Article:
Jewish Israeli singer, Muslim Moroccan musician bring North African music to Budapest

 
  (photo credit: Embassy of Israel, Budapest)
(photo credit: Embassy of Israel, Budapest)

Jewish Israeli singer of Moroccan origin Lala Tamar and Moroccan-born musician Said Tichiti brought a taste of North African melodies to the heart of Hungary.

Lala Tamar was invited to hold a concert during the Budapest Jewish Cultural Festival in September, which focused on “Tuning in to the joy of life.”

Born in Israel to Brazilian-Moroccan parents, the singer combines traditional Jewish Moroccan music with modern Arabic and Gnawa music (a combination of Moroccan and West African Islamic religious songs). During the concert she hosted Tichiti, founder of the Budapest-based band Chalaban.

The concert was held in the city’s new impressive House of Music, inaugurated at the beginning of the year and built with the purpose of combining a concert hall with a museum, a library and spaces devoted to education. 

 Moran Birman, Deputy Ambassador, Lala Tamar, Amb. Yacov Hadas-Handelsman, Ita Hadas, Said Tichiti, Matan Caspi (credit: Embassy of Israel, Budapest) Moran Birman, Deputy Ambassador, Lala Tamar, Amb. Yacov Hadas-Handelsman, Ita Hadas, Said Tichiti, Matan Caspi (credit: Embassy of Israel, Budapest)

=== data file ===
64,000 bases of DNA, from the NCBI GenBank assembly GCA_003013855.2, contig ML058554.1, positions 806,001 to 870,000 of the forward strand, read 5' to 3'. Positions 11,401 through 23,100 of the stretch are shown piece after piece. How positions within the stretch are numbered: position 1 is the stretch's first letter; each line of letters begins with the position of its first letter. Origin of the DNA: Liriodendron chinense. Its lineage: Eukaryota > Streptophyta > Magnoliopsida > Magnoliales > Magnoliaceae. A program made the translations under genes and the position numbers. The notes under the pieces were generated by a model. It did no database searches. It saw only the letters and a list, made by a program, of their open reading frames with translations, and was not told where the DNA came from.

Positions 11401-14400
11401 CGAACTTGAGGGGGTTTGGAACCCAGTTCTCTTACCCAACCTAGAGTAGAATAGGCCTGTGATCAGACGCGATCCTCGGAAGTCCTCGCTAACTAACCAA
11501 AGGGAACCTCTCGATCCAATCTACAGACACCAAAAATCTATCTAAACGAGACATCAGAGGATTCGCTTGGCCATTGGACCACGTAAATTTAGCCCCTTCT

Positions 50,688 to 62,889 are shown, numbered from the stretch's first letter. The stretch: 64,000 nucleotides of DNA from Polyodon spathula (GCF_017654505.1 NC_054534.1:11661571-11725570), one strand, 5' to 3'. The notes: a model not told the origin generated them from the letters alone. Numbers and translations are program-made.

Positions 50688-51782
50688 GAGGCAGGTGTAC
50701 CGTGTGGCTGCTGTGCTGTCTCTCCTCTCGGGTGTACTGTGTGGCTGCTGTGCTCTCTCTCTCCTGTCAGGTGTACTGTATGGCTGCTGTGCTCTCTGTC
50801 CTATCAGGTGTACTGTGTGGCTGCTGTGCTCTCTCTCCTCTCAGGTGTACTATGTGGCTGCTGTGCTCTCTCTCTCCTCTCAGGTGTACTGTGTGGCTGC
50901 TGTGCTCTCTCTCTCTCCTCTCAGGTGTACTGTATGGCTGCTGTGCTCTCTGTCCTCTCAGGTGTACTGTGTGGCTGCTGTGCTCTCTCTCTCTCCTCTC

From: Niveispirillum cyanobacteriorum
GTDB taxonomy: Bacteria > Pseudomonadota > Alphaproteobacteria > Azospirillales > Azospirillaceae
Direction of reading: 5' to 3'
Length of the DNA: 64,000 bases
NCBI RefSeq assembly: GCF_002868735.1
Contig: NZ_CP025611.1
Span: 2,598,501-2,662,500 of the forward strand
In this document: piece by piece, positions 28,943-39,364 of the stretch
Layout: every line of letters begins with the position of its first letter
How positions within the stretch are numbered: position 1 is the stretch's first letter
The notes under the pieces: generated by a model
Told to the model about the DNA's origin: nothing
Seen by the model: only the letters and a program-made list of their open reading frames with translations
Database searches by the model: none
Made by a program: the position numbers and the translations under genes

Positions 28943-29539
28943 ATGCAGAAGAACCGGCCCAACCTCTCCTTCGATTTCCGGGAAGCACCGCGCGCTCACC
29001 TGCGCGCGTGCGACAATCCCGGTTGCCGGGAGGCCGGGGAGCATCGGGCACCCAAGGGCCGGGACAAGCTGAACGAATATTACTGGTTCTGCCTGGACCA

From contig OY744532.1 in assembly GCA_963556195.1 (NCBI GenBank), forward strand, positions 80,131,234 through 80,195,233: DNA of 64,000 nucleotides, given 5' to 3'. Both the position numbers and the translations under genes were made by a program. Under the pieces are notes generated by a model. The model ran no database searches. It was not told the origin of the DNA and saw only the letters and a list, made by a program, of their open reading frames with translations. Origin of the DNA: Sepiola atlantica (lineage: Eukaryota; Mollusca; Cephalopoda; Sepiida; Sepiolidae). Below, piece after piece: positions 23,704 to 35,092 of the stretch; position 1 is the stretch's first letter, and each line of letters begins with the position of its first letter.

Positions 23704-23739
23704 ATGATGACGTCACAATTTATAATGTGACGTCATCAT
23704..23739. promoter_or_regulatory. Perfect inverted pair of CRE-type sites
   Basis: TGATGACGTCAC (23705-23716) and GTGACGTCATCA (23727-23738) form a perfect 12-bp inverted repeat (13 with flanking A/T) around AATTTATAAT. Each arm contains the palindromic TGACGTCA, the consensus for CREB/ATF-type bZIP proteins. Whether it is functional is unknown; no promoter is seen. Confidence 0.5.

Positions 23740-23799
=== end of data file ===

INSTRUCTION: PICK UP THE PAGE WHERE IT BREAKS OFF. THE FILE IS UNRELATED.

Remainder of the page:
The event also paid homage to the second anniversary of the Abraham Accords, which saw several Arab countries, including Morocco, normalizing their relations with Israel.

“The beauty of music is that it can serve as an instrument of connecting different peoples and cultures; Jews, Arabs, Christians and Muslims,” said Israeli Ambassador to Hungary Yacov Hadas-Handelsman. 

“Moreover, music is a powerful tool that has a way of reaching into our hearts and sometimes transforming the way we see certain cultures and traditions,” he added. 

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